Retouched Images On Your Instagram Feed Can Trigger a Similar Brain Response to PTSD
According to brain scans, Photoshop, filters, and retouching can cause real trauma.
Photoshop, filters, retouching-if you're on Instagram, watching TV, or reading a magazine, the images you're seeing have most likely been given some special editing treatment. But you may not even know it. According to a 2017 study published in the journal Cognitive Research, people were only able to recognize photoshopped images around 60 to 65 percent of the time. Yikes.
You already know that social media can have some pretty negative side effects-it can increase your risk for depression and anxiety, increase feelings of social awkwardness, and influence plastic surgery decisions. Now, a new video has found that it may even lead to symptoms of PTSD. (Related: Why More Women Have PTSD Than Men But Fewer Are Diagnosed)
British YouTube and #skinpositivity blogger Em Ford (whose previous "You Look Disgusting" video garnered 30 million+ views), created a new 15-minute video called "Redefine Pretty," which featured a group of more than 20 young women volunteers having their brains scanned by cognitive and neuroscientists from University College London while looking at images of photoshopped (with makeup) and unphotoshopped (without makeup) models. Their scans were analyzed by the researchers for activity in the amygdala, the area of the brain that plays a central role in our emotional perceptions and responses.
"In #redefinepretty we conducted a world-first preliminary research study into how women perceive 'beauty,' and the potential damage retouched images and 'beauty standards' are causing. We used real women, fMRI technology, and some of the best professors of neuroscience in the world," Ford wrote on Twitter.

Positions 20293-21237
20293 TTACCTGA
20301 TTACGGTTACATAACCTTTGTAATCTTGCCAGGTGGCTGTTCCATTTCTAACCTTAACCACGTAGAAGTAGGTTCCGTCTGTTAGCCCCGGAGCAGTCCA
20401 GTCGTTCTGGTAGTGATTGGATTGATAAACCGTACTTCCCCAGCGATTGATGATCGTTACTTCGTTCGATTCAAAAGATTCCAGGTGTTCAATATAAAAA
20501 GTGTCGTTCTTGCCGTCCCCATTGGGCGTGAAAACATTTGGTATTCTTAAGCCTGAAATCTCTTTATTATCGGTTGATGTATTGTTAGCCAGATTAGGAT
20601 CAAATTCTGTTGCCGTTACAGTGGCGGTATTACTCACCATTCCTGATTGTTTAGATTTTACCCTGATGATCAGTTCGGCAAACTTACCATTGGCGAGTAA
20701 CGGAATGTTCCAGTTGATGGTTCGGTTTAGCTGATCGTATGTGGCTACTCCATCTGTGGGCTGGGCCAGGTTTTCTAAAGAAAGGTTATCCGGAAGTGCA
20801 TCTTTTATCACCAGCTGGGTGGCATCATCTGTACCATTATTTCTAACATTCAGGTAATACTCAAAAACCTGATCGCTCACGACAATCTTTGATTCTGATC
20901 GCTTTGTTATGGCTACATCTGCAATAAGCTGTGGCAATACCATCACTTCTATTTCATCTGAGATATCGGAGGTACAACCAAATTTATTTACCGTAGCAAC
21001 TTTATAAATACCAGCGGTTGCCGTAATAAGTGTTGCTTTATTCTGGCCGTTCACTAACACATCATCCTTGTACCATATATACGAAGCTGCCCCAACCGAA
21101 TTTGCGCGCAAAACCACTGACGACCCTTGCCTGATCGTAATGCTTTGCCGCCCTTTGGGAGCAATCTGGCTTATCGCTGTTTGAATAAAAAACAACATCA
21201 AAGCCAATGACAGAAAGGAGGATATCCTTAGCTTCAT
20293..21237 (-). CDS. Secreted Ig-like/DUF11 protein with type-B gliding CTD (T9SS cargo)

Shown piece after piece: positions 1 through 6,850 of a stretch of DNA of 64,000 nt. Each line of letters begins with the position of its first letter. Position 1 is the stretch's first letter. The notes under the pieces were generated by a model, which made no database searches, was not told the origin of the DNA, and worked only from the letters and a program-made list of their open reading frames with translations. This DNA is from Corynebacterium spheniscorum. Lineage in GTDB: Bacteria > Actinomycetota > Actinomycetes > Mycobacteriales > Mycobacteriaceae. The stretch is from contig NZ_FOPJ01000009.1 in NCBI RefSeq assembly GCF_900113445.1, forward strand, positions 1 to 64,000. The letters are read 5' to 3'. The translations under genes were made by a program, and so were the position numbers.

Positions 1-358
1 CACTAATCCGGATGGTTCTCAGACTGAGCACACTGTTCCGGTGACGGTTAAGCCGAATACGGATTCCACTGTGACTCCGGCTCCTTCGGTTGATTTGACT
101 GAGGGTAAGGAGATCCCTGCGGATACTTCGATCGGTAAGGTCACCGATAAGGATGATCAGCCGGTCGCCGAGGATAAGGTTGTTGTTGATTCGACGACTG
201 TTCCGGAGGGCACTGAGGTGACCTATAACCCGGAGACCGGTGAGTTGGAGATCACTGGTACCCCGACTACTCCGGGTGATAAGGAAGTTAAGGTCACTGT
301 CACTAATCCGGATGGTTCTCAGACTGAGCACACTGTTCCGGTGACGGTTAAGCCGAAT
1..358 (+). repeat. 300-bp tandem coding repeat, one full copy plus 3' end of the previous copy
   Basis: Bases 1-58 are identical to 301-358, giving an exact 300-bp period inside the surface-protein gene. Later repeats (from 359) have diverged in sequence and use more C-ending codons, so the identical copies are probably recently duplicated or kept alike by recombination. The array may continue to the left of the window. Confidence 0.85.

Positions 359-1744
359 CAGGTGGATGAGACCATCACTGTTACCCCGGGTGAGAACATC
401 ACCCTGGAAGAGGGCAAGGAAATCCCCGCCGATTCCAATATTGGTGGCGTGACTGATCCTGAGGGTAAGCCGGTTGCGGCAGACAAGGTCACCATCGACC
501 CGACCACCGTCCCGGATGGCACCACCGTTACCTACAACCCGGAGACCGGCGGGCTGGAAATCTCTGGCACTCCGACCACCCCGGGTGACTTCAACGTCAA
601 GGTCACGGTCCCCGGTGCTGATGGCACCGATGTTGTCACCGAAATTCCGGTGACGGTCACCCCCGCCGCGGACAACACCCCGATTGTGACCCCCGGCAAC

"Our initial findings showed that for each and every test subject the amygdala activated when viewing retouched unobtainable images of female 'beauty.' This is the same type of brain activity that can be seen in people suffering with PTSD." (Related: Not "Liking" Photos On Instagram Could Be Making You Depressed)
The amygdala has been studied as part of the brain that reacts most strongly to traumatic stress (as well as the hippocampus and prefrontal cortex), which can include events such as car accidents or sexual assault. Symptoms of PTSD include intrusive thoughts, hyperarousal, and changes in memory and concentration. And a 2017 study of 31 trauma victims found that an overactive amygdala may be one of the causes of PTSD.
"So to the brands, to the marketers, to the PR's, the creatives and the decision makers...talk to us. Work with us, listen to us, and most importantly, represent us. All of us. Not just the girls like me with white skin, blonde hair and blue eyes," she tweeted.
Ford's video-and the movement it represents-has gained major traction. The video has quickly amassed more than 500,000 views since it launched on November 12. The video's title and hashtag #redefinebeauty has been used almost 16,000 times on Instagram.
Scrolling through Instagram may seem like a mindless free-time filler, but Ford's video proves that the images we see day in and day out-and the unrealistic beauty standards they perpetuate-can have a pretty major impact on your mental health and well-being.